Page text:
'The Beats: A Graphic History,' 'Kerouac at Bat' and 'Digging'
by Richard Meltzer, Special to The Oregonian
Thursday July 23, 200
Since the release of Allen Ginsberg's deluxe, oversized "Photographs"
in 1991, there has been a steady flow of coffee table offerings by
and about authors of the Beat Generation, including Jack Kerouac's
posthumous "Some of the Dharma" in 1997, "The Rolling Stone Book of
the Beats" in '99, Matt Theado's "The Beats: A Literary Reference" in
'01, Fernanda Pivano's "Beat & Pieces" in '05 and Chris Felver's
"Beat" in '07.
Given the proclivities of the marketplace, many more such whatsems
are to be expected, a dicey outcome to say the least. From where I
sit, Beat as literature and lore, text and tale -- as simple a
pleasure as watching rain fall or a cat cleaning itself -- is oddly
served by packagings so lush, high tone, padded with surplus.
Regardless of whatever "wider accord" might be sprinkled in the
process on the Beat oeuvre, context is squandered, human scale is
lost and genuinely interesting real lives are pampered to the
flashpoint of celebrity glitz.
And now, dig it: a coffee-tabler that attempts the above, fails, and
pratfalls in the opposite direction, playing to a perennial cliche --
that, far from elegant, things Beat are indeed shabby. "The Beats: A
Graphic History" is as shabby as a Wal-Mart in Dubuque.
Written principally by Harvey Pekar, Mr. Graphic Splendor himself,
and edited by some Ivy League academic, it contains more factual
errors than any prior Beat book of comparable length. At the
celebrated Six Gallery reading of 1955, for instance, Gary Snyder
read "A Berry Feast," not "The Berry Piece." Kenneth Rexroth
collaborated with Charles Mingus not during World War II, but in
1958. Amiri Baraka attended Howard, not Harvard, University. Philip
Whalen returned to the U.S. in 1971, not the '90s, was ordained as a
Buddhist monk in the Bay Area, not Japan, and died in 2002 -- he
certainly wasn't alive (as alleged) at the time of publication (et
cetera). Doesn't anyone fact-check anymore?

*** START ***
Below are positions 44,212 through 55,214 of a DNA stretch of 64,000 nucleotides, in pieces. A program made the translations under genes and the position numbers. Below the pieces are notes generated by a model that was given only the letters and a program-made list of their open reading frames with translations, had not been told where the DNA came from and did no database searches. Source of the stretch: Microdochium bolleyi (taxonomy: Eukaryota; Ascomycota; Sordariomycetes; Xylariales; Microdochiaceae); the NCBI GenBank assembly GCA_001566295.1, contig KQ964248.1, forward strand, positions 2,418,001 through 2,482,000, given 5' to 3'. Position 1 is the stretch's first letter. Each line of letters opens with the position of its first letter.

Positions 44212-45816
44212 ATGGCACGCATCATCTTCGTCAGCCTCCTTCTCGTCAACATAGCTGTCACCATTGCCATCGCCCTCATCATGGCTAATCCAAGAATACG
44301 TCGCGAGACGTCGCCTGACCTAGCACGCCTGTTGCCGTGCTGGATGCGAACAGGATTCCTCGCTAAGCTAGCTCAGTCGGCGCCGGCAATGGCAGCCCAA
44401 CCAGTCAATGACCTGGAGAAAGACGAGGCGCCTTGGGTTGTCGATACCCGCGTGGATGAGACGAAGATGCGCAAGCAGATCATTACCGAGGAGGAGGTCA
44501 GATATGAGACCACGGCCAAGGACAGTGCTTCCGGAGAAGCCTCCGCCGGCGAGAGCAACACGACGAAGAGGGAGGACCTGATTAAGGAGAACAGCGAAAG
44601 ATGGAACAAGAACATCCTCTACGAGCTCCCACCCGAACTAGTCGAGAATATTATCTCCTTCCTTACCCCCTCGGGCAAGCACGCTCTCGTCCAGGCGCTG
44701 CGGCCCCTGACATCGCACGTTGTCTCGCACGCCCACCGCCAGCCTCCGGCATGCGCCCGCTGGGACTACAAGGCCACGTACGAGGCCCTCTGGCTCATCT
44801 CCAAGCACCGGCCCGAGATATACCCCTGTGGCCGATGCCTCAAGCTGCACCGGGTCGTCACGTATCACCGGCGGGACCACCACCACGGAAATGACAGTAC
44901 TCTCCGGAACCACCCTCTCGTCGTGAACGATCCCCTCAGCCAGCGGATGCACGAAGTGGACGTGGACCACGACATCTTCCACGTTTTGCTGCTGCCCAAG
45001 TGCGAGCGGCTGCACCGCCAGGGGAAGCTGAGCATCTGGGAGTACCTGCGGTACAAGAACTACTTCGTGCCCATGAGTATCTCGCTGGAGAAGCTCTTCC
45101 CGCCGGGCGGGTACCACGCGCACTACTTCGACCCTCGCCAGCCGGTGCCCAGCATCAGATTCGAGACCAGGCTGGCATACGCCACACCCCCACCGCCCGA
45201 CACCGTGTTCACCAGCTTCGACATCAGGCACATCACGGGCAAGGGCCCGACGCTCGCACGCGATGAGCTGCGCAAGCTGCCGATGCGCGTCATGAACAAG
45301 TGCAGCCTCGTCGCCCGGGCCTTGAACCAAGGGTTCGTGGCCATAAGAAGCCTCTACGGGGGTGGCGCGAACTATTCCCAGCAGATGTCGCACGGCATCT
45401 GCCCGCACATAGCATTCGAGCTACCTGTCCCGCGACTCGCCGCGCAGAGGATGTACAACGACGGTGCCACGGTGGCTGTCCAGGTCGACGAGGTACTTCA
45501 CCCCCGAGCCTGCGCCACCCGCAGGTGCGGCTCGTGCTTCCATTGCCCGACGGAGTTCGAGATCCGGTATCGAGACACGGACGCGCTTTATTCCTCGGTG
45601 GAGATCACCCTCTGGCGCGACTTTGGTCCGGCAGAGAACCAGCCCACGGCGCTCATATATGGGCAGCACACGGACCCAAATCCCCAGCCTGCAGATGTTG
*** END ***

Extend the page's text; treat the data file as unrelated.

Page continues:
As if such hokum weren't enough, the graphics really pile on the
embarrassment. To artist Ed Piskor, the faces of three main players
are variations on the same generic mug: Kerouac is a blandly handsome
boyish male, something like Jimmy Connors; Ginsberg is more or less
that plus glasses, and later a beard (on Page 38, it's Jack,
inexplicably, who has specs); William Burroughs is a rougher version
of same, with crow's feet and fedora.
Joan Vollmer, Burroughs' dark-haired wife, is changed to a blonde.
Naomi Ginsberg, Allen's mother, is Bette Midler with an Afro. The
cover image of Michael McClure is basically that of guitarist Bob
Weir. Robert Duncan, famously cross-eyed, is rendered uncrossed, a
lookalike (by turns) for Jerry Brown, Keanu Reeves and Andy Kaufman.
John Clellon Holmes, the biggest square of the bunch, is pictured as a hepcat.
Even when copping direct from photos, you have to know what you're
doing, and Piskor is often clueless. Working from an iconic shot of
Herbert Huncke, shirtless, on Burroughs' Texas farm, he substitutes
Burroughs' face for Huncke's. Summer McClintock, meanwhile,
appropriating pics of Charlie Parker, seems oblivious to the fact
that she's placed the saxophonist alongside himself, a sideman in his
own group. (What a cheesy, pointless book.)
For two decades-plus, from Kerouac's death, in 1969, to that of his
third wife, Stella, a huge horde of Jack's unpublished papers was
withheld from publication. Owing to his widow's contempt for the
print media, it was not until 1992, with "Pomes All Sizes" appearing
in City Lights' Pocket Poets series, that the Kerouac estate, i.e.,
Stella's profit-driven brother, began authorizing the release of